Foldameric miniproteins - structure and catalytic function
Principal Investigator: Łukasz Berlicki
Dr. hab. Ewa Rudzińska-Szostak
Dr. Barbara Barycza (2017-18)
Dr. Magda Drewniak (2017-19)
Dr. Katarzyna Ożga
Dr. Jeelan Shaik (2019-20)
Paweł Morawiak (PhD student)
Juan Lizandra Perez (PhD student)
Karolina Bogacka (MSc student)
Aleksandra Nielsen (MSc student)
Project financed by National Science Centre, no 2016/21/B/ST5/00269
Start date: February 2nd, 2017
Project duration: 45 months
Budget: 1 623 100 PLN
Foldamers are oligomers with a strong tendency to form well-defined three-dimensional structures in solution. They constitute a field of science that has grown rapidly in recent years due to the numerous exciting features of such molecules. One of the most widely studied branches of this research concerns peptides with incorporated beta-amino acid residues. The mimicking of native secondary structures (in particular helices) has been the main focus until now. The possibility of the rational structural design of peptidic foldamers has led to the discovery of compounds showing desirable properties, such as inhibitors of protein-protein interactions for cancer treatment.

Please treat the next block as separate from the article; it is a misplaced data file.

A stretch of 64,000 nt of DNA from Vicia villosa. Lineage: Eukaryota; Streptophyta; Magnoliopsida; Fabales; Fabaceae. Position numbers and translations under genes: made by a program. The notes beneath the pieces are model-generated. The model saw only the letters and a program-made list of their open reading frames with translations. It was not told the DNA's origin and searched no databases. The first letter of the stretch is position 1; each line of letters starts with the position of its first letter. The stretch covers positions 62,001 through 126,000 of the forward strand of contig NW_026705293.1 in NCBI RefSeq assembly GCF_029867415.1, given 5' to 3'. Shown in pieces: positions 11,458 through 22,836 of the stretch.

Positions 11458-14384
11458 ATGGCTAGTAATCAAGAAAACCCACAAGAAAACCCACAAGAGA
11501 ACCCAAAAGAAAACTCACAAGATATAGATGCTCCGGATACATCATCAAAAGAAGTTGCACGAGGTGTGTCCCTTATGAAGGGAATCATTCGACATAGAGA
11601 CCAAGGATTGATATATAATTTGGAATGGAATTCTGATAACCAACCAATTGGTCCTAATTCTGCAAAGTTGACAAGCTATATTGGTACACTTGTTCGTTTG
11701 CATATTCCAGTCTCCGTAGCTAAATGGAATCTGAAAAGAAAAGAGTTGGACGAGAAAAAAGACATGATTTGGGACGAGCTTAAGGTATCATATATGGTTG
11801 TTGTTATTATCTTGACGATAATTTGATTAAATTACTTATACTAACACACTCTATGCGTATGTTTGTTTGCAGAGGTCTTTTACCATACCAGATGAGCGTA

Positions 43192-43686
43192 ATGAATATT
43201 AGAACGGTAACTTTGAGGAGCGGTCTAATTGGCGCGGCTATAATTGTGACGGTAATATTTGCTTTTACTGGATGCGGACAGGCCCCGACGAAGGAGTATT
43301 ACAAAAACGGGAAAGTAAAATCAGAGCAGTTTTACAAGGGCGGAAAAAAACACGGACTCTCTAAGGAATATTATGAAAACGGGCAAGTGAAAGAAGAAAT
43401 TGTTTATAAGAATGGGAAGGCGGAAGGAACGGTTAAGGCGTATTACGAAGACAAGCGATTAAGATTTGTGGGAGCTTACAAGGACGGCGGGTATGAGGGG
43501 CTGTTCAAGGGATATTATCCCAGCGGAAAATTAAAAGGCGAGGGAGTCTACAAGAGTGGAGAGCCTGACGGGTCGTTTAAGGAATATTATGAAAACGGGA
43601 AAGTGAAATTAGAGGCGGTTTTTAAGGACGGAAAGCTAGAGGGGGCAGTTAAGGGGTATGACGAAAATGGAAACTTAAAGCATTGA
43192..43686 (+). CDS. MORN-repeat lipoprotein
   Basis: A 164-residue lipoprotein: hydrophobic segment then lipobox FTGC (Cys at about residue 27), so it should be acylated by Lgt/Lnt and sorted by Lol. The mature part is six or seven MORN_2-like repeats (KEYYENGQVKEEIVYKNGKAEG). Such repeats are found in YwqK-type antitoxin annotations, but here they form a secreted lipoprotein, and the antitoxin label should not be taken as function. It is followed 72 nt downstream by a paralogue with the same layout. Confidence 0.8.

This research proposal is related to studies on foldamers that will be able to form protein-like three-dimensional structures. Basing on known alpha-peptidic mini-protein templates and the toolbox of previously studied foldameric secondary structures, we plan to present a rational strategy for the construction of extended protein-like foldameric structures (foldameric mini-proteins). Subsequently, we plan to use the discovered scaffolds for the development of enzyme mimetics. The grafting of the chosen enzyme active sites on elaborated molecular architectures will lead to catalytically active molecules. Four enzyme classes (metallohydrolases, serine hydrolases, aldolases and epoxide hydrolases) are planned to be mimicked.
The possibility of rational construction of structurally extended molecules gives chance to develop materials with various functionalities. In particular, development of molecules with chosen catalytic activity could be of high importance for a wide range of scientific fields. Importantly, the proposed methodology of artificial enzyme construction shows numerous advantages in comparison to other approaches (rational design, efficient synthetic methods, possibility structural studies by CD and NMR spectroscopies). We hope that studies on peptidic foldamers will give an insight into the rules governing the construction of the native proteins, in particular enzymes.